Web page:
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Security Articles

Avoid Becoming a Victim of Identity Theft


Identity theft is one of the fastest growing crimes in America. It is happening to celebrities as well as everyone else.

Identity theft is the unauthorized use of a person's identifying information to open new financial accounts or use your existing accounts to steal your money or charge items leaving you with the bills. Even though there are laws prohibiting this type of activity, you should take care to avoid becoming a victim.

Identity thieves are most interested in the personal information that would enable them to pass as you. This may include such information as your Social Security numbers, date of birth, mother's maiden name or your existing account numbers at your financial institutions.

Identity thieves will try to get this information in many ways:

  • Stealing wallets or purses with everything in them.
  • Taking mail from your mailbox, especially bank statements and credit card statements.
  • Diverting your mail by using a change of address form at the Post Office.
  • Searching through your trash for tossed copies of statements.
  • Posing as a representative of your financial institution on the phone and asking about your account.

To keep your information private, here are some steps to consider:

  1. Carry as few credit cards as possible and periodically check to make sure you still have them.
  2. Avoid carrying your Social Security card and passport unless they are needed.
  3. Never have your Social Security number printed on your checks.
  4. Shred important papers that contain financial information or personal identifying information before disposing of them.
  5. Dispose of credit card and ATM receipts properly.
  6. Sign new credit cards when you receive them.
  7. Guard your PIN (personal identification number).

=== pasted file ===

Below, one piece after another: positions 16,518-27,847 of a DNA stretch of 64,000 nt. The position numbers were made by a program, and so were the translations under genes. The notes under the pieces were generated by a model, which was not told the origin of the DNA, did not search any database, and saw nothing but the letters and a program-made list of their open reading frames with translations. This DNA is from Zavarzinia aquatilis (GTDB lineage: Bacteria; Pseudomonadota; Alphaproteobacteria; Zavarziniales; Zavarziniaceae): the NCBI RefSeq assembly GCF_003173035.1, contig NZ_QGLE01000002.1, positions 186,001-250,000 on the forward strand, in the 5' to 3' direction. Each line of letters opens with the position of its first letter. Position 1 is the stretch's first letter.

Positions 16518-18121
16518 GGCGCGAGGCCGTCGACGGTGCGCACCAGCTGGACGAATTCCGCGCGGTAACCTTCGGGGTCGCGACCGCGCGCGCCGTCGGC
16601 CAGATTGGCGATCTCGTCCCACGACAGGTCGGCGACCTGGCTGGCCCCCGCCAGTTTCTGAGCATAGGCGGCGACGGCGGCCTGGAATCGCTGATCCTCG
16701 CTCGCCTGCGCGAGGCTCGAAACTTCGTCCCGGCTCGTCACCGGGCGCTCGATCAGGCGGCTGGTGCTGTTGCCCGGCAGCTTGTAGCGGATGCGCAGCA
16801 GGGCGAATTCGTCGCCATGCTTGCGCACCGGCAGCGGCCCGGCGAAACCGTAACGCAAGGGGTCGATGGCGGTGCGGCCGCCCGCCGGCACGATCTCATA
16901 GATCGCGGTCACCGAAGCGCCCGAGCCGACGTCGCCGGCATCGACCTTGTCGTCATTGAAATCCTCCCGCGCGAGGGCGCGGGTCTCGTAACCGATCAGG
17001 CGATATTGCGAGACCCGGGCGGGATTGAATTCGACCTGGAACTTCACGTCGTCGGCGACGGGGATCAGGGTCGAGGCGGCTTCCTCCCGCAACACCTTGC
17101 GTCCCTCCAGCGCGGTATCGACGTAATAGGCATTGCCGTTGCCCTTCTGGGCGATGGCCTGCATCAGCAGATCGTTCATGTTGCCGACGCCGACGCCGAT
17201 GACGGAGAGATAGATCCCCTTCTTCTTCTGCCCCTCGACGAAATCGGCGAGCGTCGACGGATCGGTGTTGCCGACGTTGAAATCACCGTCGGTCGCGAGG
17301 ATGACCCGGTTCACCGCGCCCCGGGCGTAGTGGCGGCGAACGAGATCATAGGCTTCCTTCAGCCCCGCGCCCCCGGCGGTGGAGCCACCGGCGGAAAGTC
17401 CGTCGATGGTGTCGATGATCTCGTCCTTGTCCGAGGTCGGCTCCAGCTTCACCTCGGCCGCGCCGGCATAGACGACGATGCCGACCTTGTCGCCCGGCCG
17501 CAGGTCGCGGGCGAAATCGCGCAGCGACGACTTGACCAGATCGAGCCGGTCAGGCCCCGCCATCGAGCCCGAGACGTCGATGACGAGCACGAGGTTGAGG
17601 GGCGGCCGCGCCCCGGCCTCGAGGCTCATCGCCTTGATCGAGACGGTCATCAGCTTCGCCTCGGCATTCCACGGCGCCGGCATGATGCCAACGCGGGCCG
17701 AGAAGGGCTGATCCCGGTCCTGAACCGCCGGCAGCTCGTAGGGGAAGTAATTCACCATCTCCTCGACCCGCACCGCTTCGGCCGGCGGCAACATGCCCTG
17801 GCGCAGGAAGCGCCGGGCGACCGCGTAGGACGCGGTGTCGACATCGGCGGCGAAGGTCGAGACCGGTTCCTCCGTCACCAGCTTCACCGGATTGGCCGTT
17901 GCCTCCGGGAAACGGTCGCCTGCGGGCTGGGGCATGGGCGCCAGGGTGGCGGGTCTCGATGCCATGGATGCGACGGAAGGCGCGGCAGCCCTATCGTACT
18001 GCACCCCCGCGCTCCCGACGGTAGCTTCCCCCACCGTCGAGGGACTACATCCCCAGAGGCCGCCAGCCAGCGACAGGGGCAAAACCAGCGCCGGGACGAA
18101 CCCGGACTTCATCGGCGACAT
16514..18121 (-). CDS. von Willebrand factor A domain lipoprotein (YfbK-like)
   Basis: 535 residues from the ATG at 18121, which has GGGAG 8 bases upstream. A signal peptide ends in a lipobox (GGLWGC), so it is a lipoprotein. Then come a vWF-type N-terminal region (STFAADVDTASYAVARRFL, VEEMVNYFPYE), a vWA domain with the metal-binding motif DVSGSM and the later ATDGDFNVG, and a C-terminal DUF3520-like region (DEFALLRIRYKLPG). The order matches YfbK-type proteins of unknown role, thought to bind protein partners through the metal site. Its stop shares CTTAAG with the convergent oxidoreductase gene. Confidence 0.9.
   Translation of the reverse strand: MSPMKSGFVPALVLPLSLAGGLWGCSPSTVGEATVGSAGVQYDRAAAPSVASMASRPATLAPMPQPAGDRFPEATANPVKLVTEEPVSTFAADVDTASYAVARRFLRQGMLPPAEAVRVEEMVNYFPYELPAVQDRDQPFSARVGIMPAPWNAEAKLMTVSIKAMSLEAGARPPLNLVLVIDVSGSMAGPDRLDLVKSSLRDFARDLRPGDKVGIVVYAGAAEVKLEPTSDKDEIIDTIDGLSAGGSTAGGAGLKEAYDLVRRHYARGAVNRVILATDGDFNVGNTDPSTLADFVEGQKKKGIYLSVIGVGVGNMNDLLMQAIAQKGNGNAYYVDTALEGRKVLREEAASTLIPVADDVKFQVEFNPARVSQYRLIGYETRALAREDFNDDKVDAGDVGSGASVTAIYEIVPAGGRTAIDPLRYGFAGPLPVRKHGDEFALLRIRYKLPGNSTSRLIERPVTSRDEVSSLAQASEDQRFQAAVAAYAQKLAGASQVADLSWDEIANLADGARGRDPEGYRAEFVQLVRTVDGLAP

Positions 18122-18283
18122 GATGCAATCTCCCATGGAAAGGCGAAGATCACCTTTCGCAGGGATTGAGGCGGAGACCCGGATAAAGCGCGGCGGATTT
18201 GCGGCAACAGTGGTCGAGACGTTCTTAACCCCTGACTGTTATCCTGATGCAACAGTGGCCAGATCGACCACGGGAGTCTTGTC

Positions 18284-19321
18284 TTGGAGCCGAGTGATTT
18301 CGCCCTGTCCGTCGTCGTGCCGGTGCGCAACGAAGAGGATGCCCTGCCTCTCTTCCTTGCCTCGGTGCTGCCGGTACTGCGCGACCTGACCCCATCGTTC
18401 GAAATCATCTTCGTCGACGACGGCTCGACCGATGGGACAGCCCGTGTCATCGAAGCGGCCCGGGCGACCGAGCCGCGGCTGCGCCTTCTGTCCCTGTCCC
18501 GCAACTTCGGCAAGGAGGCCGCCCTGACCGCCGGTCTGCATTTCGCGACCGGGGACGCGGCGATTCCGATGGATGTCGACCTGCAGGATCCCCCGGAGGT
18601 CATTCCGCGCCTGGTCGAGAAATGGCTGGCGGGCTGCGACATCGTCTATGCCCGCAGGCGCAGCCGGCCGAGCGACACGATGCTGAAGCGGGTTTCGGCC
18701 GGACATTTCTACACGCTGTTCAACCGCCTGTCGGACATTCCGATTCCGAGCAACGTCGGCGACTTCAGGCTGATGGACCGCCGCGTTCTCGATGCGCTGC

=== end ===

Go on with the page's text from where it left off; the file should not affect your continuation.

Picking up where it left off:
8. Make your PIN and passwords hard for someone else to guess. Don't use your birth date, phone number or last four digits of your Social Security number.
  9. Keep a list of credit card and financial account numbers along with their contact phone numbers in a safe place.
  10. Guard against mail theft by mailing payment envelopes from a locked collection box instead of raising the flag on your home mailbox.
  11. Never give personal information over the phone unless you made the call or you know with whom you are speaking.
  12. Review your financial and credit card statements carefully for unknown transactions. If you notice any unknown transactions, call the issuing financial institution or credit card company immediately.
  13. Periodically order credit reports from the three major credit bureaus and review them carefully. You may have to pay for them, but unauthorized accounts would probably show up.

Check your credit at:

Experian: call 1-888-397-3742 or visit the website

Equifax: call 1-800-685-1111 or visit the website

TransUnion: call 1-800-680-7289 or visit the website

An ounce of prevention is worth a pound of cure.

While there are no guarantees that these steps will prevent identity thieves from attacking you, the harder you make it for them to steal your identity, the less likely you are to become a victim.

Find out more about the ways we can help. Send us an email or call 1-301-249-1800 or toll-free 1-888-NASA-FCU (627-2328).

Confidential information such as account numbers and social security numbers should not be sent by email for security reasons. Instead, please contact us directly at 1-888-NASA-FCU, send us a secure message through Online Banking or Mobile Banking, or visit your nearest branch.

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